Reply to Comment
          • Bryan

            So I still don’t understand this crazy fetish with names. The Israeli occupation of the West Bank is no more legitimate because you call that area Judea and Samaria. I come from a geographical region called East Anglia which happened to coincide with an ancient Anglo-Saxon kingdom once upon a time, but by calling myself an East Anglian I do not legitimate a restoration of the ancient kingdom of East Anglia. You could call the West Bank “Uunoccupied-Territory” or Non-Apartheid-land” or “Unoppressedsville” or “The-only-utopia-in-the-middle-east” or whatever you wanted to but the name you gave it would not change the reality on the ground.

            Reply to Comment
          • Pedro X

            Jewish rights to the restoration of their historic national home was approved under international law while no such right was ever given to any people to the kingdom of East Anglia. By virtue of the unanimous members’ approval of the League’s of Nation Mandate for Palestine in 1922, the historical connection of Jews to the area constituted as Mandate Palestine, their right to “reconstitute” their “national home” in Mandate Palestine, together with the right to close settlement and development in any part of the mandated territory was recognized under binding international law.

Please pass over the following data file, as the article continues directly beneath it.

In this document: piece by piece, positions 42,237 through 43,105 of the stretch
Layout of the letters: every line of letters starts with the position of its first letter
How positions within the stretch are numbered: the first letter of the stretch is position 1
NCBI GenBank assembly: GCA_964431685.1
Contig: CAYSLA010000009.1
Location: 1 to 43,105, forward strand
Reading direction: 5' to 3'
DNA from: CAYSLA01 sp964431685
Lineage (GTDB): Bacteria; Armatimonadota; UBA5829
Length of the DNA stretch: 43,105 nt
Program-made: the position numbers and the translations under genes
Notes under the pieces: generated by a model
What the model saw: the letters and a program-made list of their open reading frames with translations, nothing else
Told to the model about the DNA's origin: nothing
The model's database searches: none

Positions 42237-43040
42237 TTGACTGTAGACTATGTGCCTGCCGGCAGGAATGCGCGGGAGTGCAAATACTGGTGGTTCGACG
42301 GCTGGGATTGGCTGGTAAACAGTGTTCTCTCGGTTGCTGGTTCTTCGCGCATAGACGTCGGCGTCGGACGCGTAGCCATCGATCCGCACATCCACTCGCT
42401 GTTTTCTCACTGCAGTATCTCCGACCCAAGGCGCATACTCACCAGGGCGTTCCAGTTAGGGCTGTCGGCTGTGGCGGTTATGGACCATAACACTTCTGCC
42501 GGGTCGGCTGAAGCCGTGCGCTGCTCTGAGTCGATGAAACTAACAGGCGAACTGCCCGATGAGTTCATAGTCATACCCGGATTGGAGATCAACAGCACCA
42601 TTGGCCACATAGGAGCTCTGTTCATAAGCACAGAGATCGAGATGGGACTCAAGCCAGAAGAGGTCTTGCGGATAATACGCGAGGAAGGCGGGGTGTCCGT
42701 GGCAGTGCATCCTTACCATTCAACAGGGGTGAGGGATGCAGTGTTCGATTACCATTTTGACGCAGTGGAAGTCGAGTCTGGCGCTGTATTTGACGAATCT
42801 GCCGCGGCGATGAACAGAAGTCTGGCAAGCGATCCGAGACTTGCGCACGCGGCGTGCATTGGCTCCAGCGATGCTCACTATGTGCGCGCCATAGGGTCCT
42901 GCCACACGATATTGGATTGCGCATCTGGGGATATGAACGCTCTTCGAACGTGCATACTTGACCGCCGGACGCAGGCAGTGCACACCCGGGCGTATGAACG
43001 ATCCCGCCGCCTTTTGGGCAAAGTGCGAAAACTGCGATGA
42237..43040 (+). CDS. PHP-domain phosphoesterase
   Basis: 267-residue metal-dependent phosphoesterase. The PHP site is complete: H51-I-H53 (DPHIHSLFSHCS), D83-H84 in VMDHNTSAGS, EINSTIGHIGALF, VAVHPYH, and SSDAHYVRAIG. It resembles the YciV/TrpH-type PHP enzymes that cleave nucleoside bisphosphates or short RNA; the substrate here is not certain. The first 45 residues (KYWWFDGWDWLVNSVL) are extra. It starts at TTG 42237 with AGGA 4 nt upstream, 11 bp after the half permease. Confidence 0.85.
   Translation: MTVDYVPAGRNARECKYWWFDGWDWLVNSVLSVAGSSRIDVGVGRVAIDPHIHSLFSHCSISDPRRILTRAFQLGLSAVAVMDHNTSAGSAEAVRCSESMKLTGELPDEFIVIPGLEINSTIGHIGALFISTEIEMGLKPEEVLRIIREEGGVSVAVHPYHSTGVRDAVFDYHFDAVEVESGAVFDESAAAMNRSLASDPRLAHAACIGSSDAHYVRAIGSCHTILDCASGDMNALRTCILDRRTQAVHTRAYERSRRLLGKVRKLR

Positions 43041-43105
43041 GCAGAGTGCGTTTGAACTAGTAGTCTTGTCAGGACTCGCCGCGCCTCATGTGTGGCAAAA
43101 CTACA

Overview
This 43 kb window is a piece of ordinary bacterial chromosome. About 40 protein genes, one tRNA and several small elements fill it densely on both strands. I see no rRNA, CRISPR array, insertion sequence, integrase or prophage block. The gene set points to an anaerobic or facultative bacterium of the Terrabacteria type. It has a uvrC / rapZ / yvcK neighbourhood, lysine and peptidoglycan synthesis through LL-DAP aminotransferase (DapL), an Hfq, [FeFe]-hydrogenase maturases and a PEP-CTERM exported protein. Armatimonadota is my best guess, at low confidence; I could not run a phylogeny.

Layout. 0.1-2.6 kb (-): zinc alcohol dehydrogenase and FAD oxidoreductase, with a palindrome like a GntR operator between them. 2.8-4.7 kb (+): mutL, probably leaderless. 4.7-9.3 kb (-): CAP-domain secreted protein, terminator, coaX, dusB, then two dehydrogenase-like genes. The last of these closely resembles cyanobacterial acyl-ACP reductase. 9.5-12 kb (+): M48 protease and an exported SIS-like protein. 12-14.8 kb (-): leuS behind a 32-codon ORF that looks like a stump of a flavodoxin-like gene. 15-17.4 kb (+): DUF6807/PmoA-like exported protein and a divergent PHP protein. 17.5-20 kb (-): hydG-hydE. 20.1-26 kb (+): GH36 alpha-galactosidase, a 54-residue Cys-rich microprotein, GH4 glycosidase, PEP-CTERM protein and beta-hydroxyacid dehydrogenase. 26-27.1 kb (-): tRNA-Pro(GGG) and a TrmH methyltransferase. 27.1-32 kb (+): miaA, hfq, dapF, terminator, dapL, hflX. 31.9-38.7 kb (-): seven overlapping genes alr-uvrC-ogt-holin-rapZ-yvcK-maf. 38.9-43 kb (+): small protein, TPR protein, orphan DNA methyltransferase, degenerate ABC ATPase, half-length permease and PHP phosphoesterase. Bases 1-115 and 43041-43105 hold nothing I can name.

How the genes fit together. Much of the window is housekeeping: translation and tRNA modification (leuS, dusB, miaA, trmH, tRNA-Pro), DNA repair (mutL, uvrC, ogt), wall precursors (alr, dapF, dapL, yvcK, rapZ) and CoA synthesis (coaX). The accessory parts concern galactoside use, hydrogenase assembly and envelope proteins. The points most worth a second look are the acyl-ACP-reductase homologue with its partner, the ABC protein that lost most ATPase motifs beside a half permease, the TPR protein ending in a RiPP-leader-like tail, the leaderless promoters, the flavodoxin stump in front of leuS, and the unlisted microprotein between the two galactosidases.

Here is what the mandate stated, in part:

            “Whereas recognition has thereby been given to the historical connection of the Jewish people with Palestine and to the grounds for reconstituting their national home in that country”

            ART. 2. The Mandatory shall be responsible for placing the country under such political, administrative and economic conditions as will secure the establishment of the Jewish national home, as laid down in the preamble, and the development of self-governing institutions, and also for safeguarding the civil and religious rights of all the inhabitants of Palestine,

            ART. 4. An appropriate Jewish agency shall be recognised as a public body for the purpose of advising and co-operating with the Administration of Palestine in such economic, social and other matters as may affect the establishment of the Jewish national home and the interests of the Jewish population in Palestine, and, subject always to the control of the Administration to assist and take part in the development of the country.

            ART. 6. The Administration of Palestine, while ensuring that the rights and position of other sections of the population are not prejudiced, shall facilitate Jewish immigration under suitable conditions and shall encourage, in co-operation with the Jewish agency referred to in Article 4, close settlement by Jews on the land, including State lands and waste lands not required for public purposes.

            ART. 27. The consent of the Council of the League of Nations is required for any modification of the terms of this mandate.”

            Besides the truncation of 77% of the mandated territory for the Arab-Palestinian-Bedouin territory and later state of Jordan, the council to the League of Nations did not alter the rights given to Jews to close settlement, development and self governing institutions of the lands of Mandate Palestine which included all lands between the Mediterranean Sea and the Jordan River. Those rights remain valid rights at law today.

            The United States which was not a member of League of Nations at the time ratified the terms of the Mandate for Palestine and incorporated it in a 1925 treaty with Great Britian, which has the effect of incorporating the Mandate as good American law.